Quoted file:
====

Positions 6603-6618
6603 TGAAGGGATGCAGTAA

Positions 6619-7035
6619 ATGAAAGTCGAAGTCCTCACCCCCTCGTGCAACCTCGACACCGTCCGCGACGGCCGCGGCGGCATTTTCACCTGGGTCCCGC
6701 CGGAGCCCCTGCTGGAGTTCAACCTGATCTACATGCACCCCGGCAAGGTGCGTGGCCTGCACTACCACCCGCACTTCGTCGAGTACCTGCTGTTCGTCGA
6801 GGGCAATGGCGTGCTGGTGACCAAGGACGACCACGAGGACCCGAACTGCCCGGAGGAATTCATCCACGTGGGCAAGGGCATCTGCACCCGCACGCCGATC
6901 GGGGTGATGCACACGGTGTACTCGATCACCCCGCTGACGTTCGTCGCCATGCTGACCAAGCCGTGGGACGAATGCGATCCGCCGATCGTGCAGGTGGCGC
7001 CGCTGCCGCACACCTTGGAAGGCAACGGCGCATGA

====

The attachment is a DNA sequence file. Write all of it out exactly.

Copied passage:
Positions 6603-6618
6603 TGAAGGGATGCAGTAA

Positions 6619-7035
6619 ATGAAAGTCGAAGTCCTCACCCCCTCGTGCAACCTCGACACCGTCCGCGACGGCCGCGGCGGCATTTTCACCTGGGTCCCGC
6701 CGGAGCCCCTGCTGGAGTTCAACCTGATCTACATGCACCCCGGCAAGGTGCGTGGCCTGCACTACCACCCGCACTTCGTCGAGTACCTGCTGTTCGTCGA
6801 GGGCAATGGCGTGCTGGTGACCAAGGACGACCACGAGGACCCGAACTGCCCGGAGGAATTCATCCACGTGGGCAAGGGCATCTGCACCCGCACGCCGATC
6901 GGGGTGATGCACACGGTGTACTCGATCACCCCGCTGACGTTCGTCGCCATGCTGACCAAGCCGTGGGACGAATGCGATCCGCCGATCGTGCAGGTGGCGC
7001 CGCTGCCGCACACCTTGGAAGGCAACGGCGCATGA